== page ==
While there are reasons to use jet cards and on-demand charter, there are a number of key selling points for jet cards

 

The age-old question of jet cards versus on-demand charter sees advocates of each dig their heels in. While many jet card providers also sell on-demand charter, many brokers only sell ad-hoc charters and don’t offer a jet card membership option. Their main arguments against jet cards are tying up your money with six-figure deposits and the promise of better pricing. They rightfully point out you need to do due diligence about the financial stability of the company you are giving that money to, or at least make sure there is an escrow account. At the same time, consumers have lost money through bankruptcies of on-demand charter operators.

 

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Many private aviation users have multiple solutions, just like one has multiple types of financial investments in their portfolio. In terms of the advantages jet card programs bring, here are some of the most important ones:

 

  1. Jet cards are easy to use. Once you’ve found a card program that meets your needs, booking is one phone call, email or tap on the app while booking charters as you go means price and aircraft comparisons for each trip, some negotiating with multiple brokers and transferring funds.
  2. You know what you are going to pay ahead of time. Many jet cards have fixed hourly rates making it easier to budget your travel.
  3. You know you will get the type of airplane you want at the rate you expected. Guaranteed availability means with many programs you only need to book as little as 10 hours prior to departure.
  4. No ferry fees. Virtually all jet cards include any expenses to get the plane and crews to you as long as you are flying in your Primary Service Areas. If you are flying from, to or between lesser used airports, this can save you a lot of money.
  5. Jet card hourly rates often include things that will be charged extra with an on-demand charter, such as FBO fees, airport fees, hangar charges, catering, Wifi usage inflight and depending on the program deicing which can run as much as $10,000 per incidence.
  6. Jet cards typically provide a service guarantee that covers the cost of a replacement aircraft if there is a mechanical, pilots run out of time because of previous delays, or even if a pilot calls in sick. When you charter on a trip-by-trip basis, you need to get a new quote, and last minute prices can be quite high. In most cases, it’s up to you to cover the difference.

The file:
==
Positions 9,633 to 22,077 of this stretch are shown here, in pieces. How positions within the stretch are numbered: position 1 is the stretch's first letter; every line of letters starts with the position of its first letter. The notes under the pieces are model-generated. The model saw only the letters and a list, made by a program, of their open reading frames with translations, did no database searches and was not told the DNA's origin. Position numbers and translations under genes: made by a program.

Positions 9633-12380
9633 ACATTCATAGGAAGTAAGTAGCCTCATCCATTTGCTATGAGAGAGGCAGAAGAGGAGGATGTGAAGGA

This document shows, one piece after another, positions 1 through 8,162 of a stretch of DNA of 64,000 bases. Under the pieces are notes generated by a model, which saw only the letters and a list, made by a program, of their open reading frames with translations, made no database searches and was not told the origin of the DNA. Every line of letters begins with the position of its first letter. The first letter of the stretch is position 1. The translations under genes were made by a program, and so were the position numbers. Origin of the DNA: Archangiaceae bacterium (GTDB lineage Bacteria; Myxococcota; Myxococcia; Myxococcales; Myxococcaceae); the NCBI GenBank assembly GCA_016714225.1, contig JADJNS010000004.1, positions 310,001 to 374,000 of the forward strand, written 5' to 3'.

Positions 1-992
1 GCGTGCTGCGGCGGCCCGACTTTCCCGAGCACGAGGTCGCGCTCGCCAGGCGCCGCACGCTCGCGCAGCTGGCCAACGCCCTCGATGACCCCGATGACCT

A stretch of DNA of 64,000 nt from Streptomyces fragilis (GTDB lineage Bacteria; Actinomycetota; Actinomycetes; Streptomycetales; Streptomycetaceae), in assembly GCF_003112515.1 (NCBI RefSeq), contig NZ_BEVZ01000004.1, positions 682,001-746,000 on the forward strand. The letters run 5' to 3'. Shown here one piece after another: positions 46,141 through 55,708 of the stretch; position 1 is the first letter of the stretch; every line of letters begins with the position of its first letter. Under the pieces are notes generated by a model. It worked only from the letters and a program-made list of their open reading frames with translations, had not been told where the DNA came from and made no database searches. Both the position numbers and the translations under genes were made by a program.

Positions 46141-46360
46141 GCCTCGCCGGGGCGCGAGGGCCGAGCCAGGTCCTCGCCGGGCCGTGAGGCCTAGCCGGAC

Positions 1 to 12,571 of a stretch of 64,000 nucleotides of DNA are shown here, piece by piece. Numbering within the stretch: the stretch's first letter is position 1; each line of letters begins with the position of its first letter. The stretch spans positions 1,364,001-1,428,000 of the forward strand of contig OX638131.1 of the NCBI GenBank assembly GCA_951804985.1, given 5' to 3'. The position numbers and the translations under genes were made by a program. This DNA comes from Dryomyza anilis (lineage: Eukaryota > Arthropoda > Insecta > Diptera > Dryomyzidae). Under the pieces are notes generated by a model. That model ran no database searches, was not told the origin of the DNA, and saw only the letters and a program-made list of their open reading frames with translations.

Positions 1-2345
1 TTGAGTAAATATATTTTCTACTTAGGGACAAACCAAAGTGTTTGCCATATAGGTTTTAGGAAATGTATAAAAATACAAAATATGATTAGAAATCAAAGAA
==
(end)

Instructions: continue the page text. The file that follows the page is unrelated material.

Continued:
7. Multiple same time aircraft. Most card programs will allow you to have multiple planes in use at the same time. For a company, using a fixed rate, guaranteed availability jet cards makes budgeting easier and provides a de facto flight department by providing multiple aircraft at the same time.
  8. Jet cards are pet-friendly. Most jet cards are pet-friendly, so they will automatically source an aircraft that allows pets if you advise them at the time of booking. While charter brokers can sometimes beat jet card prices, the more criteria you give them, the less inventory, the higher your cost. Asking for a jet with Wifi that accepts pets from a Wyvern Wingman or Argus Platinum operator will drive up your charter pice quotes.
  9. Many jet card providers are buying in bulk. Even fleet operators have to buy charter flights when they can’t serve cardholders with their own aircraft. In some cases, they prepay to have aircraft available from other operators. Either way, that buying power can give bigger players extra clout to get you an aircraft when you need it, where you need it, at a specified price.
  10. You don’t have to use your jet card for every trip. In many cases, jet card funds don’t expire, which means when you have trips better served via on-demand charter, you can keep you jet card in your wallet.

About the Author Doug Gollan

I am Founder and Editor of Private Jet Card Comparisons, the only independent buyer's guide to jet card membership programs, and DG Amazing Experiences, a weekly luxury travel e-newsletter for private jet owners. I am also a contributor to Forbes.com